Getting the lead out: Public water systems work to replace lead-containing service lines | Local News
KINGSLEY — New laws forcing municipal water systems statewide to deal with lead pipes have smaller communities eyeing big costs, and help to foot the bill could be on the way.
Kingsley, estimated population 1,618 and with an annual water budget of about $840,000, faced a bill nearly twice that to replace a few more than 200 service lines, village Manager Dan Hawkins said.
“Because we know that we are obligated to enact a replacement plan, we had sought grants, we had sought relief, we were trying to avoid in any way we could to increase water rates for our taxpayers, for our residents,” he said.
Kingsley is hardly alone: a round-up of most municipal water systems in the Record-Eagle five-county coverage area puts the unofficial count at at a minimum of 2,300.
A state mandate that went into effect Jan. 1 requires all water systems to replace lead goosenecks and service lines, pipes that were connected to a lead service line and galvanized pipes at a rate of 5 percent per year, with all replacements done within 20 years, unless an alternate schedule has been approved by the state Department of Environment, Great Lakes and Energy.
The cost varies from about $2,500 to $10,000 per line, depending on whether the entire service line, including the water main, is replaced and if a contractor is hired to do the work.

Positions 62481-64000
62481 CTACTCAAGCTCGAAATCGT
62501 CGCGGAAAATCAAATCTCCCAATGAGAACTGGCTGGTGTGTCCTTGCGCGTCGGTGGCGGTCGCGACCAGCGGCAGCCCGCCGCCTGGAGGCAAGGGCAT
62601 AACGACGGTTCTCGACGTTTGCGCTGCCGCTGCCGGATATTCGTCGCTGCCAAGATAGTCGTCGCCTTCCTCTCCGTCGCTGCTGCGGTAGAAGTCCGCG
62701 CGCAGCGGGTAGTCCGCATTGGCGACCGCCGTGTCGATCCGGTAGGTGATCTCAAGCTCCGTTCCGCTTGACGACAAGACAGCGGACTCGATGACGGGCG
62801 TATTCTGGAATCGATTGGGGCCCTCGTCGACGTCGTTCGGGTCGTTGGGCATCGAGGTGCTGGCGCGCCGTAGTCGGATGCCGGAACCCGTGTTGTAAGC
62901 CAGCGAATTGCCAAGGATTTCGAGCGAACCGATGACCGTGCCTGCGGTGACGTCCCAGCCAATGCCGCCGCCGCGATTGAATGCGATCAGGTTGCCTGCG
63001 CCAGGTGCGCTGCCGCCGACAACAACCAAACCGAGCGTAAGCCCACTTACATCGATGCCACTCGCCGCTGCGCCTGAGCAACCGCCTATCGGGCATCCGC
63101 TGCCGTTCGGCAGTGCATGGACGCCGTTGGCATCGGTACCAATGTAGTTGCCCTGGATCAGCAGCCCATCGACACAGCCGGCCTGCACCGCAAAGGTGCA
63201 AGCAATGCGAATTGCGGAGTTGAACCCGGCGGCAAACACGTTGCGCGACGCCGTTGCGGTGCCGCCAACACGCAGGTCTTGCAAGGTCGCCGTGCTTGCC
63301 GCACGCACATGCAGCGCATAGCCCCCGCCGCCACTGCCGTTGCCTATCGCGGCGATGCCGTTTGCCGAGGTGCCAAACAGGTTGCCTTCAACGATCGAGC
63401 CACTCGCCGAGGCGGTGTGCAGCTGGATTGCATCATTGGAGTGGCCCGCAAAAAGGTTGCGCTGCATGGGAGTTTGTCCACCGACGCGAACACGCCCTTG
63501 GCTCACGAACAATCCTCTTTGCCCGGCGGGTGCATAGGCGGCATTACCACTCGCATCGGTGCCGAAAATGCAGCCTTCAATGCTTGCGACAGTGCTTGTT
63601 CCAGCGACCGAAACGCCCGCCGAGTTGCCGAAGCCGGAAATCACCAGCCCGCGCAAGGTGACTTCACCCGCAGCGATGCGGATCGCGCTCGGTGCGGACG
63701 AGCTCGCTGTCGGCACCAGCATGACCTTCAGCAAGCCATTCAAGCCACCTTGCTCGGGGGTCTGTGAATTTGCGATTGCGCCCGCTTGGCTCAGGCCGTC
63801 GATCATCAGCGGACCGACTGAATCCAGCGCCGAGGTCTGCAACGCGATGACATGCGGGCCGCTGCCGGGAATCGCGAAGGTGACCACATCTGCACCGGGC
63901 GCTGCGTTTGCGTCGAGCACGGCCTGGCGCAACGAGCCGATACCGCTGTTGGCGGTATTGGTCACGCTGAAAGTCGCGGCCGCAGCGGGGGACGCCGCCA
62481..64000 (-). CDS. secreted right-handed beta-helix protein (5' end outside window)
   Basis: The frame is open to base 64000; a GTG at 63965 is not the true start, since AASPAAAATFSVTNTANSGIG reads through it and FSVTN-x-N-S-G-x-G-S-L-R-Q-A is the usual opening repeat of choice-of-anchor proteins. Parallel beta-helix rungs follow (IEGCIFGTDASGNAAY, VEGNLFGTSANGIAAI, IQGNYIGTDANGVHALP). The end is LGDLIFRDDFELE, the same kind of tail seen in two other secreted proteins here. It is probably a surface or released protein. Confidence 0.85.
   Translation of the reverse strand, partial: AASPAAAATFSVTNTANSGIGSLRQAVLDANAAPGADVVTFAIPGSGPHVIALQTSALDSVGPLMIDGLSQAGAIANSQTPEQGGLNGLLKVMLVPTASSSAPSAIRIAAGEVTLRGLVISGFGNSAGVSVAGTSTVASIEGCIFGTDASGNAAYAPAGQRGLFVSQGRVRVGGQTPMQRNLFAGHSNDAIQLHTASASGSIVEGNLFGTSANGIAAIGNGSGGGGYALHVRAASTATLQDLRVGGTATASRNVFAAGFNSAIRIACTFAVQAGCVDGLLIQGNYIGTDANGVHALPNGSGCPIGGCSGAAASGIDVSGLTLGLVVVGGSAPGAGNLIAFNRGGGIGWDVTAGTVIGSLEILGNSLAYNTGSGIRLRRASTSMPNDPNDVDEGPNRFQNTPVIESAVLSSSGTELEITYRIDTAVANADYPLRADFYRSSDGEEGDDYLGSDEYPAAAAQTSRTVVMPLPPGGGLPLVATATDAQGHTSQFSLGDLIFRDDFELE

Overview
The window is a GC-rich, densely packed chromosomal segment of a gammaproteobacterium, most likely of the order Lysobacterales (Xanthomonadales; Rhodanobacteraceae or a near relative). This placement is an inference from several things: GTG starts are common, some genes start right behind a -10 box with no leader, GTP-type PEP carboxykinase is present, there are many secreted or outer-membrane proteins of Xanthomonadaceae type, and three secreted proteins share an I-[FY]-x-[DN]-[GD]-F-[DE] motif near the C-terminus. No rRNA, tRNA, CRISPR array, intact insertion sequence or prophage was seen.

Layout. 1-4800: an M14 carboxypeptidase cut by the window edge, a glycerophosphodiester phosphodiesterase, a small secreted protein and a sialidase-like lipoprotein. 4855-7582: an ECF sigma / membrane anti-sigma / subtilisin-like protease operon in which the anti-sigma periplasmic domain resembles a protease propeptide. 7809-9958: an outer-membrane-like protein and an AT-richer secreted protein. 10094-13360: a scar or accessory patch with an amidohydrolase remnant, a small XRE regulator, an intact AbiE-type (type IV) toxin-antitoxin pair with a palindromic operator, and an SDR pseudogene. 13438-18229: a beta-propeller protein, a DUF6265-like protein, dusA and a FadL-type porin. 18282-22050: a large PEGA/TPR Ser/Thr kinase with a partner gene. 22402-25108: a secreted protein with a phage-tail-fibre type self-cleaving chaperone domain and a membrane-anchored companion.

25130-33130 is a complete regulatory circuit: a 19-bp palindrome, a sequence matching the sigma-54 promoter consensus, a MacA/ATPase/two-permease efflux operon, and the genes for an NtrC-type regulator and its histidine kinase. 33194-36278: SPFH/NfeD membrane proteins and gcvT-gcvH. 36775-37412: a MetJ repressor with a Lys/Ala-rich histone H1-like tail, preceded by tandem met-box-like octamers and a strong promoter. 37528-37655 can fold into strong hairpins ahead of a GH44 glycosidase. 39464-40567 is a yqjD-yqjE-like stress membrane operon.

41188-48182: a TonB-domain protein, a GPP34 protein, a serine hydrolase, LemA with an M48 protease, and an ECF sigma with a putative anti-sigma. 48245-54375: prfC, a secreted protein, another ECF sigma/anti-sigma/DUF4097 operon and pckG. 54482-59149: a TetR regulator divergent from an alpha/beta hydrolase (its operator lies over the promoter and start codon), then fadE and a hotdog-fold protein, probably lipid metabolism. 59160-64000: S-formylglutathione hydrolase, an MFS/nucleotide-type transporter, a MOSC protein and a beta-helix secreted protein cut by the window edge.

That puts the cost for the five counties at a range from $6 million at the low end to $23 million at the high end.
It’s a cost that is borne by increasing customer rates in some municipalities. Others are using money set aside in their water funds for capital improvements. State loans and grants are also available, while federal funds are coming through as well, both through the American Rescue Plan Act and a recently enacted infrastructure bill.
For Kingsley, help came in the form of a $1.5 million carveout in the latest state budget, courtesy of a request from state Rep. John Roth, R-Traverse City.
That headed off a rate increase village officials dreaded, and sought to avoid any way they could, Hawkins said.
“It was almost like divine intervention, because we were really getting stressed, we did not want to have to tack this onto the taxpayers,” he said
That state funding is the same amount as what estimates put the cost of replacing 217 service lines in Kingsley, Hawkins said, although the number could change once the village completes a state-mandated inventory of its service lines.
State figures show that includes 33 known lead goosenecks — the connector between the water main and the service line to a house or building — but mostly galvanized steel service lines that were once connected to a lead gooseneck.
Roth said he asked for a slice of the state’s general fund to help the village after water testing revealed a high result — the village’s latest 90th-percentile results were 4 parts per billion, state figures show, and Hawkins said he suspects the high sample was taken improperly.